As museums in the United States released statements last week about their stance on the protests surrounding the killing of George Floyd by Minneapolis police, few escaped criticism for their words on the tragedy. Detractors called out institutions for not responding fast enough to protests or, when they did, for not having mentioned Floyd’s name or the Black Lives Matter movement in their statements. Now, similar controversy has crossed the Atlantic to impact institutions in England.
London’s British Museum is among those savaged for its statement issued in response to Black Lives Matter protests in England, which this weekend saw the dismantling of a monument to a 17th-century slave trader in Bristol.
On Friday, the institution’s director, Hartwig Fischer, posted a lengthy blog post on the British Museum website that was accompanied by an artwork by Glenn Ligon in which text from Ralph Ellison’s novel Invisible Man fades into a field of black. (The image was used with the artist’s permission, unlike another one of a Ligon work used for similar purposes in a letter issued by the Metropolitan Museum of Art. Max Hollein, the director of the Met, later issued an apology for his missive, which Ligon protested on Instagram.)
In his statement, which mentioned Black Lives Matter and Floyd, Fischer wrote, “The British Museum stands in solidarity with the British Black community, with the African American community, with the Black community throughout the world. We are aligned with the spirit and soul of Black Lives Matter everywhere.”
He continued, “I hope that we will find the right ways to allow the museum to better reflect our societies and our complex, contentious and blended histories, and become more than ever a theater of human connection.”
The response did not satisfy many critics who allege that the British Museum still has not contended with its lengthy history of controversy over its holdings, which are believed to include a number of plundered objects. Benin has since 2012 been attempting to get the British Museum to return metal plaques and sculptures stolen from a temple in modern-day Nigeria, and the Elgin Marbles, which were taken from the Parthenon in Athens, are a perennial source of scandal. Historian Geoffrey Robertson, one of the British Museum’s most outspoken critics, once told the Guardian, “The trustees of the British Museum have become the world’s largest receivers of stolen property, and the great majority of their loot is not even on public display.”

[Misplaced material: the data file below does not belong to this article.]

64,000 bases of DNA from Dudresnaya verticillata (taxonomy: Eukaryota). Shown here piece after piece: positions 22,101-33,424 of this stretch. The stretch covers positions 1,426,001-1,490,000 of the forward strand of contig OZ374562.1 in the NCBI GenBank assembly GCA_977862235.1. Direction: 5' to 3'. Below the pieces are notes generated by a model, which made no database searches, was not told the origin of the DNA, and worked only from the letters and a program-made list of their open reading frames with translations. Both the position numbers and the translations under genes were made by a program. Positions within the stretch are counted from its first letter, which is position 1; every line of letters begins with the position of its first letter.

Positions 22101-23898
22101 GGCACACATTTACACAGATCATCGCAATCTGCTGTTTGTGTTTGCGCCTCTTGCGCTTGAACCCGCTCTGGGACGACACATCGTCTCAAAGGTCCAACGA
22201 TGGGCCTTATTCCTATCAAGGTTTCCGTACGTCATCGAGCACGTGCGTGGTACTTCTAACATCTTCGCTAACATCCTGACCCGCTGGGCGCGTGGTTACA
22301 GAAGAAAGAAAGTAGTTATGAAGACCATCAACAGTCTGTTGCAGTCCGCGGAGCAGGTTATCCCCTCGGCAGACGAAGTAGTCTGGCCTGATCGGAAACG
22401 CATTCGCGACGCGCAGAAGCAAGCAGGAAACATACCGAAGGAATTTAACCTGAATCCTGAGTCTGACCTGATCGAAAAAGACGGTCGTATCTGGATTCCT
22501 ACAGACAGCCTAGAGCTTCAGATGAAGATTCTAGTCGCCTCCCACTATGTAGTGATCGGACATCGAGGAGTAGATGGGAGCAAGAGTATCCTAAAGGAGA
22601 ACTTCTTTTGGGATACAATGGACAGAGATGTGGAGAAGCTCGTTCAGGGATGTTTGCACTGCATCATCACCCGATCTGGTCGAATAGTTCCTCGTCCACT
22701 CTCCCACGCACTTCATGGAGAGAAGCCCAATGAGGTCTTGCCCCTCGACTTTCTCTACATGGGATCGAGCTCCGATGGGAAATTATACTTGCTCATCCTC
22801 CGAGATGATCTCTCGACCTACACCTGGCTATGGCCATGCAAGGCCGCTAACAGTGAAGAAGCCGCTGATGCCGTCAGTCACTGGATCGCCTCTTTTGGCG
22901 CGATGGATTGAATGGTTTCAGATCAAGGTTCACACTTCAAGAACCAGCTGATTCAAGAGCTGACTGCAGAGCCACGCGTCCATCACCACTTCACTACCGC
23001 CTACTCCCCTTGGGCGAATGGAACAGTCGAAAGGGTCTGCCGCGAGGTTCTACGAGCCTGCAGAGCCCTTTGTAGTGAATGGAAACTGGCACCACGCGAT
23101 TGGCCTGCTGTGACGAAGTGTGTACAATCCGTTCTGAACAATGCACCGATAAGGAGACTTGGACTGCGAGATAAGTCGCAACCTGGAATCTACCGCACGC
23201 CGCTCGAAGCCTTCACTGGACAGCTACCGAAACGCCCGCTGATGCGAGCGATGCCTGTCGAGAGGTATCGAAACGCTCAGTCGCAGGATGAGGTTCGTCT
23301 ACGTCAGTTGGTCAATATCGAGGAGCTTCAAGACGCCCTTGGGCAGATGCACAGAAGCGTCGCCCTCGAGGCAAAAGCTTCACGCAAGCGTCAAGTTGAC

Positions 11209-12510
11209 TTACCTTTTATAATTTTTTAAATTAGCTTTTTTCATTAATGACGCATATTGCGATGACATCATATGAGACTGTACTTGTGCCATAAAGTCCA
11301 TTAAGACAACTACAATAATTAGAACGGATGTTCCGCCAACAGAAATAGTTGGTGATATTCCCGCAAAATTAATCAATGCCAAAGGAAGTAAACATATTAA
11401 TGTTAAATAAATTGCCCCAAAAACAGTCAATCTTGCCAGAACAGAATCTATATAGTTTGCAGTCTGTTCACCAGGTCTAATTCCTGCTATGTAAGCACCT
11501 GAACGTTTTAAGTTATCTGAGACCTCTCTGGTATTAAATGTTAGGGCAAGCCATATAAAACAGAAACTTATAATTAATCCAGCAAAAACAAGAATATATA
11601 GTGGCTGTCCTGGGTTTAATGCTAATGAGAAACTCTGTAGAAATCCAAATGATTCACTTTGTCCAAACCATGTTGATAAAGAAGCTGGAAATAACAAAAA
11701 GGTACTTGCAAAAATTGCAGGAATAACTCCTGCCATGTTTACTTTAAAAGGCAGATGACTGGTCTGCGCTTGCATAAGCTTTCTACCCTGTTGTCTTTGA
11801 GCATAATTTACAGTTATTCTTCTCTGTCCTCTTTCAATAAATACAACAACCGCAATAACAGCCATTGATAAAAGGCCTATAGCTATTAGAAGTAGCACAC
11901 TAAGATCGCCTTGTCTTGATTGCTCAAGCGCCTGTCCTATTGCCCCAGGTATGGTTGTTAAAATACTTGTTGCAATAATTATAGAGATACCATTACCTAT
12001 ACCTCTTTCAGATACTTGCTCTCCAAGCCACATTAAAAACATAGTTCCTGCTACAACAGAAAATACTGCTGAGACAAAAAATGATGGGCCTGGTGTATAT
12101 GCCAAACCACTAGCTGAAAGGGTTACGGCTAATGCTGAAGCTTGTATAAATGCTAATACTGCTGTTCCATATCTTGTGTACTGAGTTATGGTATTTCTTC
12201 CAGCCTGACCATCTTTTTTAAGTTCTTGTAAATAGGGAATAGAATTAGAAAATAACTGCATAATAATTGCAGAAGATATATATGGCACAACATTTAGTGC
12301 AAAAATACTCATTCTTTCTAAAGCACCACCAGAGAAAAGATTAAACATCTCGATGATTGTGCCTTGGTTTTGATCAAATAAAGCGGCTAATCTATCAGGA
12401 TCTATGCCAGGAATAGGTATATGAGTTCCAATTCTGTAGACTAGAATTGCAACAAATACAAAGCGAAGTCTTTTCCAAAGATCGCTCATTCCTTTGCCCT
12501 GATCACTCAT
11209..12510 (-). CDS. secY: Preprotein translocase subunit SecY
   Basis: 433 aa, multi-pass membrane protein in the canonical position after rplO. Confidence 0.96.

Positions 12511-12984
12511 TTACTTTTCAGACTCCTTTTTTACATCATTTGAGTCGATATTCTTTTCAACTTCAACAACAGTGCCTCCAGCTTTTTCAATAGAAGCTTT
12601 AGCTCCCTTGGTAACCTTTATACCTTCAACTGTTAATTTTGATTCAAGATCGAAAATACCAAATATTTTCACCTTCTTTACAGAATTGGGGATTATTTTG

Commentators said that the museum’s recent statement was at odds with this history. Dan Hicks, an archaeologist who teaches at the University of Oxford, called the statement “hollow” on Twitter and wrote, “Some parts of the BM displays and collections are monuments to white supremacy, which need to be dismantled like Confederate statues.” Writer Zoé Samudzi said the museum “does not exist without colonial plunder: it is a trophy case for it.” And artist Lawrence Abu Hamdan wrote on Instagram, “Reparations are due. And until [the works] are returned they must change the labels and descriptive texts to truthfully describe the violent force of whiteness by which these objects were stolen.”
On Thursday, the V&A museum in London issued a statement with its director, Tristram Hunt, writing, “The V&A exists to champion stories of creativity across cultures, communities and histories and we have a responsibility to our black employees, members, visitors, artistic community and followers to better showcase their perspectives. We stand in solidarity with all those rejecting racism, social injustice and violence—and need to work harder to use our platform to amplify black and minority voices.”
The National Gallery in London issued a much less lengthy statement on June 5, after it had been the site of a Black Lives Matter protest. “Given our location in London and our role as a global institution, we must take this moment to listen, pose important questions and reflect on how our museum can play a role in making our society more just, tolerant and inclusive,” the museum wrote. It did not address Black Lives Matter or Floyd’s death outright.
The Tate museum network was among the first art institutions to address the Black Lives Matter explicitly, in an Instagram post that included a Chris Ofili work from its collection that addresses the killing of Stephen Lawrence, a Black teenager who was stabbed by white youths. “We have a platform, a voice, and a duty to our members, employees, artists, visitors and followers to speak up and stand for human rights and anti-racism,” Tate wrote. “Nobody should have to live in fear because of the colour of their skin.”
Critics noted that Tate’s statement belied a lack of diversity that exists behind the scenes at the museum network. Unlike many institutions, Tate has released data on the demographics of its workers. According to a 2018 report, just 13 percent of Tate’s employees are Black, Asian, or minority ethnic.